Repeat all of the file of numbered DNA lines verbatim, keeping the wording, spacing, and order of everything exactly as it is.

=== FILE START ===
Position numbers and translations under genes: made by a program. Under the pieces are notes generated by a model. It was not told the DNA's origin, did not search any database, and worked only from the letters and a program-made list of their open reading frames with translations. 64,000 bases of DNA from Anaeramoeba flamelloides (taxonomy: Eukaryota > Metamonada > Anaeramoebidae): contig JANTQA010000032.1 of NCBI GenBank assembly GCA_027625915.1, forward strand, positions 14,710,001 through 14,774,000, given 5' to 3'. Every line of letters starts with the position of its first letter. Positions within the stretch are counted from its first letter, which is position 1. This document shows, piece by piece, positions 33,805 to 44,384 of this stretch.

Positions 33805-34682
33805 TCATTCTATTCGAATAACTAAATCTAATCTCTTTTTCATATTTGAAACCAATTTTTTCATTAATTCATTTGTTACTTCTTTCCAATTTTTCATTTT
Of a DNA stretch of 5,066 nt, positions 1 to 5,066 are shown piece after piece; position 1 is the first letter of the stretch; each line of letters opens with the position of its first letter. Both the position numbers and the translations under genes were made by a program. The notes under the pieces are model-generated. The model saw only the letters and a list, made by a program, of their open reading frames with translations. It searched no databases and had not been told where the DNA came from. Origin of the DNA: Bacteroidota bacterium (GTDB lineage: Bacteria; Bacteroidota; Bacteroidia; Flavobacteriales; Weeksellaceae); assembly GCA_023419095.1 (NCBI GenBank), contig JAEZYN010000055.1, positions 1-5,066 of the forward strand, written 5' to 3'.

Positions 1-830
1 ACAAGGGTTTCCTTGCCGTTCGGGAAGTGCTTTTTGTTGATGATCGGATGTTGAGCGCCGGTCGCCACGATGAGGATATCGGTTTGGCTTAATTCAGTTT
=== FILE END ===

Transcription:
Position numbers and translations under genes: made by a program. Under the pieces are notes generated by a model. It was not told the DNA's origin, did not search any database, and worked only from the letters and a program-made list of their open reading frames with translations. 64,000 bases of DNA from Anaeramoeba flamelloides (taxonomy: Eukaryota > Metamonada > Anaeramoebidae): contig JANTQA010000032.1 of NCBI GenBank assembly GCA_027625915.1, forward strand, positions 14,710,001 through 14,774,000, given 5' to 3'. Every line of letters starts with the position of its first letter. Positions within the stretch are counted from its first letter, which is position 1. This document shows, piece by piece, positions 33,805 to 44,384 of this stretch.

Positions 33805-34682
33805 TCATTCTATTCGAATAACTAAATCTAATCTCTTTTTCATATTTGAAACCAATTTTTTCATTAATTCATTTGTTACTTCTTTCCAATTTTTCATTTT
Of a DNA stretch of 5,066 nt, positions 1 to 5,066 are shown piece after piece; position 1 is the first letter of the stretch; each line of letters opens with the position of its first letter. Both the position numbers and the translations under genes were made by a program. The notes under the pieces are model-generated. The model saw only the letters and a list, made by a program, of their open reading frames with translations. It searched no databases and had not been told where the DNA came from. Origin of the DNA: Bacteroidota bacterium (GTDB lineage: Bacteria; Bacteroidota; Bacteroidia; Flavobacteriales; Weeksellaceae); assembly GCA_023419095.1 (NCBI GenBank), contig JAEZYN010000055.1, positions 1-5,066 of the forward strand, written 5' to 3'.

Positions 1-830
1 ACAAGGGTTTCCTTGCCGTTCGGGAAGTGCTTTTTGTTGATGATCGGATGTTGAGCGCCGGTCGCCACGATGAGGATATCGGTTTGGCTTAATTCAGTTT